Washington, DC – Two Republican lawmakers have been fined for skipping the new security protocol that includes metal detectors at the entrance to the House chamber in the U.S. Capitol building, but it turns out that the new rules spearheaded by U.S. House Speaker Nancy Pelosi (D-California) may not apply to her.
Pelosi ordered the magnetometers installed after the Jan. 6 Capitol riot, FOX News reported.
In the past, members of Congress have been excused from passing through metal detectors at the main entrances to the Capitol building.
The new metal detectors were installed on Jan. 12 at select entrances to the House chamber, The Hill reported.
Acting House Sergeant-at-Arms Timothy Blodgett wrote in a notice announcing the installation that “failure to complete screening or the carrying of prohibited items could result in denial of access to the Chamber.”
Numerous Republican lawmakers called the metal detectors unnecessary and many of them skipped going through them, according to The Hill.
Some questioned the motives behind the metal detectors and said the security measure at the entrance to the House chamber was done to prevent some GOP lawmakers from casting their votes.
Pelosi has repeatedly inferred that members could be in danger from some of their colleagues in Congress and is pushing supplemental appropriations legislation that would hand House members more money to pay for their personal security.
“I do believe – and I have said this all along – that we will probably need a supplemental for more security for members when the enemy is within the House of Representatives, a threat that members are concerned about in addition to what is happening outside,” she said, according to Roll Call.
Pelosi was asked to explain what she meant when she said “the enemy is within.”
“It means that we have members of Congress who want to bring guns on the floor and have threatened violence on other members of Congress,” the speaker of the House explained.
So when some GOP members of Congress continued to bypass the metal detectors at the chamber entrance, Pelosi wanted consequences.
On Feb. 2, the House voted to penalize lawmakers who bypassed the metal detectors and other new security screening measures, The Washington Post reported.
Members passed a measure to fine violators $5,000 for the first offense, and $10,000 for every additional offense.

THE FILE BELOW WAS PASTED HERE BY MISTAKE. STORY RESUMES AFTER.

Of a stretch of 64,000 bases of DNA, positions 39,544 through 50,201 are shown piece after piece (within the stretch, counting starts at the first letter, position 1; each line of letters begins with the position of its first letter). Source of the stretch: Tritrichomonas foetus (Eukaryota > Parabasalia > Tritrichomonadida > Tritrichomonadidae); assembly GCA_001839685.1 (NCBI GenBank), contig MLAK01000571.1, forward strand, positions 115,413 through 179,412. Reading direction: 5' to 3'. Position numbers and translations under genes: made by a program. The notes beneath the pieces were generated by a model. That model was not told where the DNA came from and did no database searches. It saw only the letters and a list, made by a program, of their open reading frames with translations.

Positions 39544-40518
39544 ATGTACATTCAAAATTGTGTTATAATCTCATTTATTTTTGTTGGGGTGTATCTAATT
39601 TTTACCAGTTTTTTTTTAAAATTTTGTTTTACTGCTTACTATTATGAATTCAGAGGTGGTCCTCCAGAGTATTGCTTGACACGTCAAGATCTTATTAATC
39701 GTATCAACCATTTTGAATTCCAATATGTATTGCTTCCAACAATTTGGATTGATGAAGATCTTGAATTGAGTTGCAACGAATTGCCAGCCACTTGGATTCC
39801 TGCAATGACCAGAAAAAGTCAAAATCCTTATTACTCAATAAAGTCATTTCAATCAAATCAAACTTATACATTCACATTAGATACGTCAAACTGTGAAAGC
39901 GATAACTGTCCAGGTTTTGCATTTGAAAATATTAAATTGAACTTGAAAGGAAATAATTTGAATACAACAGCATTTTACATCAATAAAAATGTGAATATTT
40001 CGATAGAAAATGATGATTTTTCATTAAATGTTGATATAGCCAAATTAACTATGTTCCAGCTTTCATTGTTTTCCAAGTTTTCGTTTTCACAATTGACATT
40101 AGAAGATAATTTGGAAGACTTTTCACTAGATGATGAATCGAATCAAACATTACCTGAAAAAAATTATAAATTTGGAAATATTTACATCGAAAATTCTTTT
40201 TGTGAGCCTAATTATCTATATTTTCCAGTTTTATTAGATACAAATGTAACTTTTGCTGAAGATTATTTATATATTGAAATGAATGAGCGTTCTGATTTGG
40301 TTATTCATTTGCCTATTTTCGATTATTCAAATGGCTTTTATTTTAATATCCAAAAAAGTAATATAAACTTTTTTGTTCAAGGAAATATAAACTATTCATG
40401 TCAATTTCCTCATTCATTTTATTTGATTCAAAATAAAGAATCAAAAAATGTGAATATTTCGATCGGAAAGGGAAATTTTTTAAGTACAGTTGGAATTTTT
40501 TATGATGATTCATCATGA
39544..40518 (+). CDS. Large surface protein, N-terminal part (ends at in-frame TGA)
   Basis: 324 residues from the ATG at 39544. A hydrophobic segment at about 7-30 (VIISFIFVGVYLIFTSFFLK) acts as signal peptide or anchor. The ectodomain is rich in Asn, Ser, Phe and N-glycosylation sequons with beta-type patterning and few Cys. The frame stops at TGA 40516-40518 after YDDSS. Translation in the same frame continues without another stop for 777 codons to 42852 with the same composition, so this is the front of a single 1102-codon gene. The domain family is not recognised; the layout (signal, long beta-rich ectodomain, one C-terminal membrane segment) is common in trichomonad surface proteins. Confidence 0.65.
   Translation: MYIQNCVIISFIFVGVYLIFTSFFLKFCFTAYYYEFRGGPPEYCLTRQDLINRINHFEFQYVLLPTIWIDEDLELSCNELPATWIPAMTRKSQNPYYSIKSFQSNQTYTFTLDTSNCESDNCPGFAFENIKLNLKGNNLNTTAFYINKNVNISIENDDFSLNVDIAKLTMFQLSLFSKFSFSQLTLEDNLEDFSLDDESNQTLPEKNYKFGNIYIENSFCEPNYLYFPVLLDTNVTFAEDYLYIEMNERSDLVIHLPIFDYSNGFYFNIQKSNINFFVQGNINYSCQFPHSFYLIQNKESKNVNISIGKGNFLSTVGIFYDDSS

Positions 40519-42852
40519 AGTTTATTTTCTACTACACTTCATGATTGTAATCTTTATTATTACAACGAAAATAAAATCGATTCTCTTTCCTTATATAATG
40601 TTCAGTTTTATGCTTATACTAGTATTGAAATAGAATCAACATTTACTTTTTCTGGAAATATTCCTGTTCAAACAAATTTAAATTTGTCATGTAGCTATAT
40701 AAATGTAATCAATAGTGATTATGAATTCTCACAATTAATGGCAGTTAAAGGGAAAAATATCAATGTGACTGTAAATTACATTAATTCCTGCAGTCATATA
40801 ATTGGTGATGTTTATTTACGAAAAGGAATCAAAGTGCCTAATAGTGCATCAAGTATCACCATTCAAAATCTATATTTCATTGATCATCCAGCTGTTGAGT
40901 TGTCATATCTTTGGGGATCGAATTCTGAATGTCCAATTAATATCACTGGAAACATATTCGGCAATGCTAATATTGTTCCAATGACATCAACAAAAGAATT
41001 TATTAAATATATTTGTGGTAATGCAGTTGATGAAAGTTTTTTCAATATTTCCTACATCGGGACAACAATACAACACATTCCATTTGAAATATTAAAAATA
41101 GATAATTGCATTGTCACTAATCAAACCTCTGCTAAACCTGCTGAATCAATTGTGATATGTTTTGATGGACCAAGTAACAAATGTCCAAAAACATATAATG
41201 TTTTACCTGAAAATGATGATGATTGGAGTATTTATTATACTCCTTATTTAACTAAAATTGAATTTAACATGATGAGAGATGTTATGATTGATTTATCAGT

All of the Republican members of the House voted against the measure, The Washington Post reported.
The House has the right to garnish a member’s salary if the fine isn’t paid in a timely manner, and they’re not allowed to pay it with campaign funds or their Congressional member allowance, FOX News reported.
U.S. Representatives Louie Gohmert (R-Texas) and Andrew Clyde (R-Georgia) were the first lawmakers cited – and fined – for breaking the new rule and ducking security.
But another group of GOP House members quickly took umbrage to how the rules were being applied after Pelosi was caught skipping the security checkpoint, FOX News reported.
“We expect rules to be implemented fairly,” U.S. Representative Rodney Davis (R-Illinois) said.
Davis and U.S. Representatives Barry Loudermilk (R-Georgia) and Bryan Steil (R-Wisconsin) sent a letter to Acting House Sergeant at Arms Timothy Blodgett to report that the new rules weren’t being universally enforced, FOX News reported.
“[Thursday], at approximately 9:59 am, multiple members observed the Speaker of the House entering the House Chamber without completing security screening,” the letter read.
“What we observed is a clear violation of House Resolution 73 and you are required by House Rules to impose this fine,” the lawmakers advised. “Please inform us once this fine as been assessed.”
Blodgett replied and pointed the finger at the U.S. Capitol Police (USCP), FOX News reported.
“I have not received any unusual incident report from the USCP concerning the Speaker of the House,” he wrote.
The sergeant at arms told the GOP congressmen that “only the USCP can determine whether an individual has failed to complete security screening,” FOX News reported.
He said he could fine a member “after receiving an unusual occurrence report from the United States Capitol Police.”
Therefore, Pelosi is off the hook in this instance.
The congressmen who were fined for doing the same thing the Speaker got away with have been vocal in their objections to being penalized, FOX News reported.
Clyde said Pelosi was using the metal detectors to drive “the narrative” that “Republicans are the enemy within.”
And he suggested that stopping members to check them for weapons “is unconstitutional” because “every congressman has the right to enter the House floor, unimpeded,” FOX News reported.
Clyde said that under Article 1, Section 6 of the Constitution – known as the “The Speech or Debate Clause” – lawmakers were “privileged from Arrest during their attendance at the Session of their Respective Houses, and in going to and from the same; and, for any Speech or Debate in either House, they shall not be questioned in any other Place.”
However, the Constitution also allows the House to make its own rules and decide its own punishments and the members voted to impose the new security rules and fines, FOX News reported.